Lead-based paint is the leading cause of lead poisoning in the US, which is why in 1978 the federal government banned consumer uses of lead-based containing paint. If your home was built prior to 1978 there is a good chance that it has lead-based paint.
According to the Environmental Protection Agency, approximately 24% of homes built between 1960 and 1977 contain lead-based paint, 69% of homes built between 1940 and 1959, and approximately 87% of homes built before 1940.
Lead can be found in more areas than just paint. It can be found in dust, water, water pipes, soil, pottery, computers, cosmetics, and even older children’s toys. This is by no means an exhaustive list, but just a few examples.
So, what’s the danger with Lead? Lead can build up in the body, and poses a particular risk to the physical and mental development of children, but can also be fatal at high levels to everyone. Symptomatically it may present itself differently in babies, children, and adults. In children, it can cause difficulties in learning, irritability, loss of appetite, weight loss, fatigue, developmental delays, vomiting, abdominal pain, constipation, hearing loss, seizures, and more. Babies exposed to lead before birth might be born prematurely, have lower birth weights, and experience slowed growth. And, although children and babies are at particular risk to lead poisoning, adults may experience high blood pressure, joint and muscle pain, memory loss, difficulties concentrating, headaches, abdominal pain, mood disorders, and more.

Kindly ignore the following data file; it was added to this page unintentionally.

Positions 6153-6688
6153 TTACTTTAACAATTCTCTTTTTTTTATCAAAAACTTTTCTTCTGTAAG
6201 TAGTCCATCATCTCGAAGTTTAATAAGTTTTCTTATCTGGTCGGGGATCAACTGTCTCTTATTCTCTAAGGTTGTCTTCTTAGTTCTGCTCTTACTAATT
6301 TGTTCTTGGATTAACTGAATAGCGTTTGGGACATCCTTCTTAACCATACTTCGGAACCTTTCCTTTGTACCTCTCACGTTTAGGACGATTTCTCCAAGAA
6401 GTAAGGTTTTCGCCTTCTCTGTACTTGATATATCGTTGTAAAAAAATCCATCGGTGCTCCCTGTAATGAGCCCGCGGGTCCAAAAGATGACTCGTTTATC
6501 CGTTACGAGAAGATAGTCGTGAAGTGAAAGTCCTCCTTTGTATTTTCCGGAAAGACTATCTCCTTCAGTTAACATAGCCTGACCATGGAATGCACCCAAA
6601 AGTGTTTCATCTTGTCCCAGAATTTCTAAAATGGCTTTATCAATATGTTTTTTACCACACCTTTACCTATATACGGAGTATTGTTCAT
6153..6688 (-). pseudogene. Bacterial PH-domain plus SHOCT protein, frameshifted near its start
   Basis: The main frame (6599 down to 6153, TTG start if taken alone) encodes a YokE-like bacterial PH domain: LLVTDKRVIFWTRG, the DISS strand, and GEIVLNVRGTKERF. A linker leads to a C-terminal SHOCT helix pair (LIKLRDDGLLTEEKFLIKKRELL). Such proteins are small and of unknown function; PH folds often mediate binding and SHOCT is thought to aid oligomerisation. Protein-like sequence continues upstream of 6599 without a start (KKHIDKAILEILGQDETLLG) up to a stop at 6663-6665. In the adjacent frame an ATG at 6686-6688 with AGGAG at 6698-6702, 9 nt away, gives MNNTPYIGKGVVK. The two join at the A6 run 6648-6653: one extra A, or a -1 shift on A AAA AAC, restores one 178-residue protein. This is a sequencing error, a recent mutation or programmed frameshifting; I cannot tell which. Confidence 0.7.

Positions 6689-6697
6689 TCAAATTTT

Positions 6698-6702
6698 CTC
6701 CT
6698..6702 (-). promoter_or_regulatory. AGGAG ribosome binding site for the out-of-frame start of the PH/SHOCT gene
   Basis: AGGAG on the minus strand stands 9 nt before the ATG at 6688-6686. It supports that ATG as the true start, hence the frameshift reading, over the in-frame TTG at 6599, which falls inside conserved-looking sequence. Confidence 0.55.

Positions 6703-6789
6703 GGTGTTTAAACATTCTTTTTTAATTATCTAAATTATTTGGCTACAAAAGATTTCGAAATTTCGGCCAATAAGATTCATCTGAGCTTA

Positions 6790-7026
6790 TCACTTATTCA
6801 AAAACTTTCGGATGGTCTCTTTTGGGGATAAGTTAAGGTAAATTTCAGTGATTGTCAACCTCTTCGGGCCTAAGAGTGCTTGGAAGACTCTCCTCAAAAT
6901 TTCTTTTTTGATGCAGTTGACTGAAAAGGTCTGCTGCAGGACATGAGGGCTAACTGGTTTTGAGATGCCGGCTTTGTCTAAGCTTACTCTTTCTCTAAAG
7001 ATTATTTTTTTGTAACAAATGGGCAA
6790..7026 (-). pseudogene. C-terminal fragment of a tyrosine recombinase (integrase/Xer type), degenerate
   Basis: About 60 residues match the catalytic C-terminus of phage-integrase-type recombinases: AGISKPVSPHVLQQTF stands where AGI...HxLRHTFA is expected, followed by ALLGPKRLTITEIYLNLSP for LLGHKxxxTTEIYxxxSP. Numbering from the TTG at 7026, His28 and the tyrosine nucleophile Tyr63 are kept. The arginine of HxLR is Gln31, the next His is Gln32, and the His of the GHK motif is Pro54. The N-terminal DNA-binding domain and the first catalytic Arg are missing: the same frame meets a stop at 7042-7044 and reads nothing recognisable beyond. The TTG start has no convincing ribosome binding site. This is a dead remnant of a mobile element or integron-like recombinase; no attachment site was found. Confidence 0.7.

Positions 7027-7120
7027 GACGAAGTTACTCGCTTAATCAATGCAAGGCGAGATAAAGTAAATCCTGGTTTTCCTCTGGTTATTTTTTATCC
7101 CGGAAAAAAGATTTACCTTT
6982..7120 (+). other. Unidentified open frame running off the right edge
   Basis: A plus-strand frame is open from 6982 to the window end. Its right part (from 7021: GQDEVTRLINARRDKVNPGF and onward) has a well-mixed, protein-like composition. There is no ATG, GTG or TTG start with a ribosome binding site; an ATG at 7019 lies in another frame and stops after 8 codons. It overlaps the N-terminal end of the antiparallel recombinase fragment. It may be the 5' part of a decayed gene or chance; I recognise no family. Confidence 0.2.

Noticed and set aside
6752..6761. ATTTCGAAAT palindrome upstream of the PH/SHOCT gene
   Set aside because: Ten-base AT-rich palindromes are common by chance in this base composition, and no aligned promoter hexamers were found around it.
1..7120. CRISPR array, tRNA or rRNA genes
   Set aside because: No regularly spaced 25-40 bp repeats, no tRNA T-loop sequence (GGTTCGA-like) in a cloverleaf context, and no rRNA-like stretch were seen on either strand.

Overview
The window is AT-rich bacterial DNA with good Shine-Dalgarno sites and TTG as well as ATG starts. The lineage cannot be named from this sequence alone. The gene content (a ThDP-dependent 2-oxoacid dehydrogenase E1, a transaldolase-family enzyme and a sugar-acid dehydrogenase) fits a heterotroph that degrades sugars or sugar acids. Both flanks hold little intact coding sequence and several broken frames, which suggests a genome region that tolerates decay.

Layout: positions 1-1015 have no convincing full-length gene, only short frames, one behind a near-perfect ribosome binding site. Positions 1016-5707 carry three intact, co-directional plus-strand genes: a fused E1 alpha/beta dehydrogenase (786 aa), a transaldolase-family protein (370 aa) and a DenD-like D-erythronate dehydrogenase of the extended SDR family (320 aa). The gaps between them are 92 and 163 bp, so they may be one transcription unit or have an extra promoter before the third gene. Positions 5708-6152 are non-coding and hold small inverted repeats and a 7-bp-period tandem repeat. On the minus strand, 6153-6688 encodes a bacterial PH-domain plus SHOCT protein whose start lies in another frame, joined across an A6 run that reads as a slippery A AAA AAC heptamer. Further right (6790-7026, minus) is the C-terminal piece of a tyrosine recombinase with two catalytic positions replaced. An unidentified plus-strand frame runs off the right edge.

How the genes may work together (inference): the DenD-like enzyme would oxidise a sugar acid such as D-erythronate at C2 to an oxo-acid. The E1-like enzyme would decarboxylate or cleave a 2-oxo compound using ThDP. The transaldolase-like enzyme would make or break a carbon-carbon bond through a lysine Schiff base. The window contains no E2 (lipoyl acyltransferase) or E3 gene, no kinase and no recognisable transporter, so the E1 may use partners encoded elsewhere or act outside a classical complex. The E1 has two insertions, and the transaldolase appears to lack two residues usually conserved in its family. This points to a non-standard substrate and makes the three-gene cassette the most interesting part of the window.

There are many ways to prevent lead exposure, and while I could list them here, this is simply an introduction to Lead-based paint and the potential risks involved. For more information on lead, remediation, and prevention of poisoning I highly recommend reading the following articles: